Let the blog be what you need it to be. I will post one time a month but use this space to bring up subjects that are of interest to you as a person with an SCI or parent or sibling. Whatever is on your mind is most likely on the minds of others. You will get ideas for success from as many people as those who you help. You might trigger a thought that has been in someone else’s mind. Let’s see where this goes.

I'm online in this community every Wednesday from 8-9 PM ET to answer your SCI and paralysis related questions.

Leave a comment any time below. Let's get the discussion going!

Nurse Linda

Register for my next webchat! Sign up here!

Comments

  • Monica.TMonica.T Posts: 98Member ✭✭
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    Will you also be adding a section discussion for teens? How does a parent go about finding doctors and therapists that specialize in the care of SCI? So far only my son's urologist seems to have any actual knowledge about treating a patient with a spinal cord injury. Not even his ortho surgeon knows much more than what meds Charlie needs to take. And the physical therapists only want to work on stretching his legs.  Type your comment
  • AskNurseLindaAskNurseLinda Posts: 71Moderator, Information Specialist Information Specialist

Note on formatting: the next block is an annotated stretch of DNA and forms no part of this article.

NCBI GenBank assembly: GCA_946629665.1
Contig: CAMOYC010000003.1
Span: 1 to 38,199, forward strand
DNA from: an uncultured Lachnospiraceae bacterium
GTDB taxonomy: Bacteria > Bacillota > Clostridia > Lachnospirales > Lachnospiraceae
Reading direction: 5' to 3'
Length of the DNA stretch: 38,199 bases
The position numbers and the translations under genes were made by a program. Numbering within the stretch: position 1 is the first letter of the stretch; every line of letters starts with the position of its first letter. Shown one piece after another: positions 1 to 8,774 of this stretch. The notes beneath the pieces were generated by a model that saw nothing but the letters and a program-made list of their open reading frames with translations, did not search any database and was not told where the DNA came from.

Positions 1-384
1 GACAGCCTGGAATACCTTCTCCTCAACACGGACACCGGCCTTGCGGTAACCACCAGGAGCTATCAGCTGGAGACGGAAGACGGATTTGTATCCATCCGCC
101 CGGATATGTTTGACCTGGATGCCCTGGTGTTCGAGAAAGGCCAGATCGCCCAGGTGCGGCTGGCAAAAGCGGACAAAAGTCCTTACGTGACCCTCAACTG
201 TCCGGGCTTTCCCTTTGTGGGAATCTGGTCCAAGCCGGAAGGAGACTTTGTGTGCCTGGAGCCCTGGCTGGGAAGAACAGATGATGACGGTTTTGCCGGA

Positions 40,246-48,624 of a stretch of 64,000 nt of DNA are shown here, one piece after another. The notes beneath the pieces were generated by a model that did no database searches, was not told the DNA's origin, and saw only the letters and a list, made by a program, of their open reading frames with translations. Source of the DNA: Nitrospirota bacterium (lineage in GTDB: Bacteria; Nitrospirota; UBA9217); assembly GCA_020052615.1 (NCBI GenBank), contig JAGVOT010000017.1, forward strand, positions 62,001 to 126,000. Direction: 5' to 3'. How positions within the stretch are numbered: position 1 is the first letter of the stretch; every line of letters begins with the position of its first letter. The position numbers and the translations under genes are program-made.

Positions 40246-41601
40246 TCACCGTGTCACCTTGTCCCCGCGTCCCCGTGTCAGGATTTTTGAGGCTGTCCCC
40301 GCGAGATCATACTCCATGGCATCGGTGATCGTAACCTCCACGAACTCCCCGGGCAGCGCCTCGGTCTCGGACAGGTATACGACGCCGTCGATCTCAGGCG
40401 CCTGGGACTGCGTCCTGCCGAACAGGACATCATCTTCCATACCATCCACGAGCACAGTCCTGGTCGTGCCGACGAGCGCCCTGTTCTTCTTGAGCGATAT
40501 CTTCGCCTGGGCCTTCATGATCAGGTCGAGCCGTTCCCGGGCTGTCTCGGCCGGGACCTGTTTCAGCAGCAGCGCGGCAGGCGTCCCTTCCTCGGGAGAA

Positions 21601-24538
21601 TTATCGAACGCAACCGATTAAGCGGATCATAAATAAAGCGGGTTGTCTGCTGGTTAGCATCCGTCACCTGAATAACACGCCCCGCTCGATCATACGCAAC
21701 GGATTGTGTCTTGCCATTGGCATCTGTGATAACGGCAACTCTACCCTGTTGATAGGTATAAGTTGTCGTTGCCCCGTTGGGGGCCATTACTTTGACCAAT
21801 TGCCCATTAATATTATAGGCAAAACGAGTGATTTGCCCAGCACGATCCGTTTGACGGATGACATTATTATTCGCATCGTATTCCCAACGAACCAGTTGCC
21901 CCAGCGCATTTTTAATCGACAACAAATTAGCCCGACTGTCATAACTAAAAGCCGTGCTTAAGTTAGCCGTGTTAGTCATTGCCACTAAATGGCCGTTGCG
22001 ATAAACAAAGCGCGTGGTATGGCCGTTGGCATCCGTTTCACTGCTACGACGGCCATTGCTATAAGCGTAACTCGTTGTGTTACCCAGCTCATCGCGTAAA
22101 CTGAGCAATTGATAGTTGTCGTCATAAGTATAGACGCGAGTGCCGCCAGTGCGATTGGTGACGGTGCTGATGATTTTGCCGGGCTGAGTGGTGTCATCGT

25 Likes 10 Comments Name Dropper 5 Awesomes
    Hi, Monica, yes, teen issues are unique. I hope to include more as we develop this group.
    Your question about finding SCI specialists is a challenging one. If you go to a large healthcare institution or a SCI specialty hospital, you can be connected with a specialist for SCI and adolescents. However, this level of healthcare treatment is not in many communities. There are some other ways that you can find specialists. If you live near an academic medical center, you can call the Physical Medicine and Rehabilitation Department and ask for an appointment, specifying they type of healthcare professional you desire. If that is too far from your home to be a viable alternative, ask if they know of someone who did their residency there that is within your area. Sometimes, the physiatrist will have a working relationship with someone in your area that might be an SCI specialist or neurologist. Other options include calling the Christopher and Dana Reeve Paralysis Foundation and ask for the specialist closest to your area.  The Foundation also has mentors availablewith in your area that can provide information and connections for your teen and for you, as a parent. Often times, there are people in your area that specialize in something else but have a working knowledge of SCI, much like the urologist you found.